Voi: E-scooters singled out
Scooter firm Voi's Helsinki Senior Operations Manager, Reetta Alastalo, said she was not enthusiastic about the nighttime ban, pointing out that no other mode of transport faces nighttime bans.
She said some of the company's customers use their scooters at night to commute to work and that the firm has received feedback that the devices were a good way to get around at night because it helps people avoid potentially being harassed.
Alastalo added that the problem of drunken scooter riding should be enforced with laws on drivers' blood alcohol limits.
That idea has been proposed before, including by e-scooter firms, authorities, as well as politicians.
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Minister Harakka said that enforcement of blood alcohol limits could be difficult in large cities at night.
"Legislation is a very slow and clumsy instrument. However, we are about to make broader changes to Finland's road safety strategy and they will certainly refer to blood alcohol limits," Harakka said.
The police have also called for guidance about alcohol limits for e-scooter riders.
"In my opinion the drivers of all vehicles should not be intoxicated. Of course from the police's point of view, a blood alcohol limit would facilitate surveillance," Helsinki police senior constable Jani Markkanen said.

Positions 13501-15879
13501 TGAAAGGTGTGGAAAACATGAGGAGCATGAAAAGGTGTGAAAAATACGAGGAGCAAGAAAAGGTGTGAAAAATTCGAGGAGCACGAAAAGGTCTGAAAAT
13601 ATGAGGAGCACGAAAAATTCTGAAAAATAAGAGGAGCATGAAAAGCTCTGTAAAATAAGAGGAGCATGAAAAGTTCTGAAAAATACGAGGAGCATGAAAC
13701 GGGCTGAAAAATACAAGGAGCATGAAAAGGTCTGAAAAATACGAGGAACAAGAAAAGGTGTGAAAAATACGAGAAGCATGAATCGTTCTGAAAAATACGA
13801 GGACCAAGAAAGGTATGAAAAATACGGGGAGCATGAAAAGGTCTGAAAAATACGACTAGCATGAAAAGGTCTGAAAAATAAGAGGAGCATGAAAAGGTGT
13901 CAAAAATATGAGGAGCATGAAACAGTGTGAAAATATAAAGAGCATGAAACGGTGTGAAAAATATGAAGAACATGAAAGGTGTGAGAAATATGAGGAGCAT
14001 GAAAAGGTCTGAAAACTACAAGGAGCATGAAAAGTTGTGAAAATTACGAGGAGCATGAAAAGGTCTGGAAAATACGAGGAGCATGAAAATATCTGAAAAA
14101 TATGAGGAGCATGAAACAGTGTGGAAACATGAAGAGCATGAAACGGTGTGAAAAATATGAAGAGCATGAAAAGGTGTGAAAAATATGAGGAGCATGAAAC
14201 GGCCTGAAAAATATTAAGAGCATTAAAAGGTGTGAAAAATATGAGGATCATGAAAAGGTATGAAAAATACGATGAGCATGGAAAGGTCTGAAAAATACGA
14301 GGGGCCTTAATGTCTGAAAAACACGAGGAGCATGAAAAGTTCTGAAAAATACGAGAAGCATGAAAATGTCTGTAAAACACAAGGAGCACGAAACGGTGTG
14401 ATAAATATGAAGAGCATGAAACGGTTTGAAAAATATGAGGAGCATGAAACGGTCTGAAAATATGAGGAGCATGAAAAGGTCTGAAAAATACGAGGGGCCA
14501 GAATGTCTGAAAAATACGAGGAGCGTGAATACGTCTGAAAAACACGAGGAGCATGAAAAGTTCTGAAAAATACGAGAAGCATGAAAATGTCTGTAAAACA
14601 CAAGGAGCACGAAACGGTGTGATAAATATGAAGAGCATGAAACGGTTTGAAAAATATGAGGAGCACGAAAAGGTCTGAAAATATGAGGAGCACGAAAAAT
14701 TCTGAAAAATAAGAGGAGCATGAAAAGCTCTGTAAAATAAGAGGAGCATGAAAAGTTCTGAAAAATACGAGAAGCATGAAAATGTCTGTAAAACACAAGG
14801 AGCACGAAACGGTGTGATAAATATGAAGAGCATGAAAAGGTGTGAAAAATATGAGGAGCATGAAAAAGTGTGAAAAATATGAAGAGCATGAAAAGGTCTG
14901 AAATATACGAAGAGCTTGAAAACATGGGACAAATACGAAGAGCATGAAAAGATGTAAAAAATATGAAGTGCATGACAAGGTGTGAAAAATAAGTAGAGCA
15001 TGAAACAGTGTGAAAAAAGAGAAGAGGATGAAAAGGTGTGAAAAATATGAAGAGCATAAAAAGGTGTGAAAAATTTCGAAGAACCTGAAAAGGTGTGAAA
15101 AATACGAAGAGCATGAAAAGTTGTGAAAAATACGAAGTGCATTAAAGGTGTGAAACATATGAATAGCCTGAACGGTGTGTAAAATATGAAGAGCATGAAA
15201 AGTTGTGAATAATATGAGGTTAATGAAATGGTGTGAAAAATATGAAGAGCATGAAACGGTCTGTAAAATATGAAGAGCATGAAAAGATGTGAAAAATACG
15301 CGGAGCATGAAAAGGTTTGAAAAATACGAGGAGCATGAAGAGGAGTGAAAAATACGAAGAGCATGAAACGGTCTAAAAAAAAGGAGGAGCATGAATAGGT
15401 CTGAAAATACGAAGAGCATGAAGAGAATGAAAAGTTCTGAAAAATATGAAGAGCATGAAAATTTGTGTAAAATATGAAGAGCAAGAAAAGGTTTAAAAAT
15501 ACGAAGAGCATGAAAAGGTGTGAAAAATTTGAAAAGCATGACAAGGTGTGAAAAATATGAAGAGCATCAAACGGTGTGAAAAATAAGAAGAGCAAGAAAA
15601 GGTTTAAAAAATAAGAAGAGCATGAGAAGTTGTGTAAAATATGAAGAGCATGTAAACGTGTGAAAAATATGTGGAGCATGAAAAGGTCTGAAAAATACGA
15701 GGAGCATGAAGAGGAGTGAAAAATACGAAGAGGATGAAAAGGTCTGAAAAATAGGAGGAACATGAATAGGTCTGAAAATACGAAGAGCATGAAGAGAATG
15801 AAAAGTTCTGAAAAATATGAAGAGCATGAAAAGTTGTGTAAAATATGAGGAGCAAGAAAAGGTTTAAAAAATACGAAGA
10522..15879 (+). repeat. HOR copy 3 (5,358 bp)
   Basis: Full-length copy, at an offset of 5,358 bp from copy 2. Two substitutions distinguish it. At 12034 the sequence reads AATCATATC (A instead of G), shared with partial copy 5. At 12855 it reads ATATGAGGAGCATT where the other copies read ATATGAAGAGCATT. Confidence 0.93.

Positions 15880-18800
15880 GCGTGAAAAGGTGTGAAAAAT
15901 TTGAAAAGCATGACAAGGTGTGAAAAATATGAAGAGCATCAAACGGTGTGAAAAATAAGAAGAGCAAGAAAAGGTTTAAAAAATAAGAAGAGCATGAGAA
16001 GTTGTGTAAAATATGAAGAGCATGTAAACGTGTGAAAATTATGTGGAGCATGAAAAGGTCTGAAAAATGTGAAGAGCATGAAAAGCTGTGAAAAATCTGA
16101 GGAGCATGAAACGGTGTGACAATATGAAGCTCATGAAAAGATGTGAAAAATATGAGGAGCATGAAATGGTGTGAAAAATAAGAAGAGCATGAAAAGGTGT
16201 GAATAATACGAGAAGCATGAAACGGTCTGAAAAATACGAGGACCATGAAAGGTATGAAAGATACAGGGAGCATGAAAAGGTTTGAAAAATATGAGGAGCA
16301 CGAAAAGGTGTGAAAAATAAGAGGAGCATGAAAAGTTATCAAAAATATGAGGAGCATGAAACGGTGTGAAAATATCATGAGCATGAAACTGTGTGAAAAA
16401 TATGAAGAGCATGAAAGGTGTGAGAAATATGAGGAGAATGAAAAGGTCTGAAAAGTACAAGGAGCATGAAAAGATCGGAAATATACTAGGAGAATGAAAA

Could AI help?
The e-scooter firms have proposed other strategies to solve the problem of accidents, including offering safety courses to riders. Constable Markkanen said he thought that was a good idea.
"Then at least people wouldn't be able to say they were unaware of the rules," he explained.
Voi has offered traffic safety courses and people who complete the training get discounts on rental fees, but doing so is on a voluntary basis.
Alastalo said the company has also looked into developing the surrounding technology of the battery-powered scooters to prevent drunk driving, including a smartphone app-based reaction test. The app can also use the device's phone to check if riders are wearing helmets.
"This test will be performed between 1:00-5:00am," she explained.
The test will be mandatory in order to start up the scooters, but people are not prevented from riding, regardless of the test results.
Voi has also started a pilot project involving artificial intelligence and cameras that would prevent people riding on the pavement or other places they are forbidden.
"For example the board could alert the user with an audio signal when they're on the pavement [when prohibited] to prompt them to the right lane. The pilot project also aims to look into whether the scooters could be automatically slowed down when it detects pedestrians," Alastalo said.
Such technology could also be helpful in keeping scooters from lying on the ground, she explained, saying that users would be unable to stop the rental fee meter running unless the devices are properly parked and standing upright.